http://blogimg.goo.ne.jp/user_image/0...

            If you read Japanese this might be good, and I find the photos quite revealing as to what actually is Japanese ramen:

            http://blog.goo.ne.jp/iwayoh/c/94b650...

            -----
            Sapporo
            152 W 49th St, New York, NY 10019

            Ajisen
            14 Mott St, New York, NY 10013

            1. re: jonkyo

              Is the E 10th St ramen joint Ippudo or Rai Rai Ken? Ippudo is a Japanese chain. I'm not a superfan of their Hakata [Kyushu island] style. I find the noodles too thin. Friends who've been to Japan tell me Rai Rai Ken feels very like a neighbourhood ramen-ya. It never comes atop NY's best ramen lists, but it's cosy, and their ramen makes for wonderful comfort food. (Warning: I've seen packages of De Cecco pasta there...mmm...)

              -----
              Rai Rai Ken
              214 E 10th St, New York, NY 10003

              1. re: Winterpool

                The 10th street shop is Rai Rai Ken. I only went there as I was dragged by my friend, and took beer...or was it tea, and kimchi.

                My friend goes there now and then, but knows of other places too.

                The atmosphere is key to this place I suppose.

                1. re: jonkyo

                  Sapporo is decent. They are not a real serious ramen endeavor. Misoya in the EV makes the same style, with several regional miso variants. Kuboya also in EV does nice shio and in general good broth. Noodles aren't great there. Totto Ramen does everything decent, Terakawa csn be alright. They do seasonal and regional styles. Ippudo is easily the best. Excellent soups and housemade noodles. But you really have to be into Hakata style. Other shops like Minca and RaiRaiKen I've never been impressed with.

                  Ramen came to Japan from Chinese immigrant workers in the 19th century and from returning Japanese soldiers from Manchuria. It became popular in post-WWII japan as a cheap source of protein.

                  -----
                  Sapporo
                  152 W 49th St, New York, NY 10019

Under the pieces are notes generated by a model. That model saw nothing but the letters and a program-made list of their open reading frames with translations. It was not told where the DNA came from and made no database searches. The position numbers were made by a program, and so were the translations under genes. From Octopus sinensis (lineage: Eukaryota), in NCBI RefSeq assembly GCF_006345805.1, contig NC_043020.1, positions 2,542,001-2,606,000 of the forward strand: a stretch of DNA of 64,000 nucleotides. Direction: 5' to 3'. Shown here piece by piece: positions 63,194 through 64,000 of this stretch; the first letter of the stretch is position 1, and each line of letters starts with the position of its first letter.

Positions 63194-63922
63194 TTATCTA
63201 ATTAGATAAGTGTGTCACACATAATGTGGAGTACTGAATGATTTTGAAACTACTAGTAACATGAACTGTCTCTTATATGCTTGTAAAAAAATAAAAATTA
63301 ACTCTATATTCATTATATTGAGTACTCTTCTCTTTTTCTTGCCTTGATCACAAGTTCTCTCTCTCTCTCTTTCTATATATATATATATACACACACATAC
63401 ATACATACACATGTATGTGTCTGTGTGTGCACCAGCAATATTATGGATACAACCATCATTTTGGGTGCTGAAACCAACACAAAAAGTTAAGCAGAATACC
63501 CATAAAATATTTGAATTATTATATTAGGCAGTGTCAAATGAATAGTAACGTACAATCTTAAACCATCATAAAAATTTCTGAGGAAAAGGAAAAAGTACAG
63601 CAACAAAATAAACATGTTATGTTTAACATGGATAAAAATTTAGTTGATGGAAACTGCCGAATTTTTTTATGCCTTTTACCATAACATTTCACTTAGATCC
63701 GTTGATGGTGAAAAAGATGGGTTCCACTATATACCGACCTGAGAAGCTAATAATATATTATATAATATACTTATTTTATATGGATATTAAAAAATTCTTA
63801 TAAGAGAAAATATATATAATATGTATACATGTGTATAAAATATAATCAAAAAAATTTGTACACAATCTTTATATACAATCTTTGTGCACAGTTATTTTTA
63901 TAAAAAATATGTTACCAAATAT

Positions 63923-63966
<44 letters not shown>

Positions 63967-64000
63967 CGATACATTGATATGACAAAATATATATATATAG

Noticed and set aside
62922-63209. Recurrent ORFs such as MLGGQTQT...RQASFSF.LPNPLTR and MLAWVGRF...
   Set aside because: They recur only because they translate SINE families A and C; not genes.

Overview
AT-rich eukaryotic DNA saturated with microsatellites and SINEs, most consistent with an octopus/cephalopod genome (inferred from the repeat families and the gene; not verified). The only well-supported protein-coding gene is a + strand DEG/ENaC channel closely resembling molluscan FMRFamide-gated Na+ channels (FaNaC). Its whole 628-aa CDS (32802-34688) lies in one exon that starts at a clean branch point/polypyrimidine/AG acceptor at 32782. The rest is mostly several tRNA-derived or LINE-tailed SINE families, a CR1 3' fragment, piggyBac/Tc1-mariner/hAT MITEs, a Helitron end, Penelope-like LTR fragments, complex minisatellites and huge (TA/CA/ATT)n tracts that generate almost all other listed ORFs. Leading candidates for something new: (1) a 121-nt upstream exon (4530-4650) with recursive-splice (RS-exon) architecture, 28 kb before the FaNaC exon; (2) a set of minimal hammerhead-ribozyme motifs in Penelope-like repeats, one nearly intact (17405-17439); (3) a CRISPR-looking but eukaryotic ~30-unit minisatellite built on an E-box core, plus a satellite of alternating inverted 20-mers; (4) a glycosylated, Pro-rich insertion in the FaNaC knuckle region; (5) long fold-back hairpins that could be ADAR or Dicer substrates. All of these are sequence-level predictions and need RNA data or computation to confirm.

Minca
                  536 E 5th St, New York, NY 10009

                  Rai Rai Ken
                  214 E 10th St, New York, NY 10003

                  Ippudo
                  65 4th Ave, New York, NY 10003

                  Terakawa Ramen
                  18 Lexington Ave, New York, NY 10010

                  Totto Ramen
                  366 W 52nd St, New York, NY 10019

                  Kuboya
                  536 E 5th St, New York, NY 10009

                  Ramen Misoya
                  129 2nd Ave, New York, NY 10003

                  1. re: Silverjay

                    We've done extensive threads on both ramen and naengmyeon.

                  2. re: jonkyo

                    I tried ramen and gyoza as well as mabo tofu ramen at Rai Rai Ken some time ago and all of them were literally dreadful. Rai Rai Ken was my worst ramen experience in New York.

                    -----
                    Rai Rai Ken
                    214 E 10th St, New York, NY 10003

                    1. re: kosmose7

                      I went to Rai Rai Ken with a friend, and refused the noodles because I just sensed that this place was a treny place with a themed atmosphere looking like a neighborhood shop in Japan.

                2. I realise I'm in the decided minority, but I rather enjoy Chang's ramen at Momofuku Noodle Bar. The pork is better quality than most ramen joints, and I like the toppings (as a silly Westerner, toppings are something like 30 per cent of my ramen experience). I wish it were $5 cheaper. And that one didn't have to wait half an hour or more to sit on a bench.

                  To me, a meal of Chang's celebrated pork buns, a bowl of ramen, and some pickles or tomato salad, is nearly an ideal casual dinner.

                  -----
                  Momofuku Noodle Bar
                  171 1st Ave, New York, NY 10003

                  3 Replies
                  1. re: Winterpool

                    There is this Japanese noodle bar and restaurant in London. I always pasted by it and never visited because it just looks too trendy. I went in once, and had a meal, due to curiousity. I was not impressed. The one I would pass by is in Bloomsbury and its a Wagamama (http://www.wagamama.com/)

                    I don't get into these types of places. It is like eating on the second floor of Wholefoods onBowery, or worse, cause the title of the food you're ordering could actually be found prepare better elsewhere, minus the sterility of the atmosphere.

                    1. re: jonkyo

                      There are Wagamama outlets in Boston I believe.

                      Ippudo is as trendy as they come and is a popular chain in Japan. Nevertheless, it's the best we've got.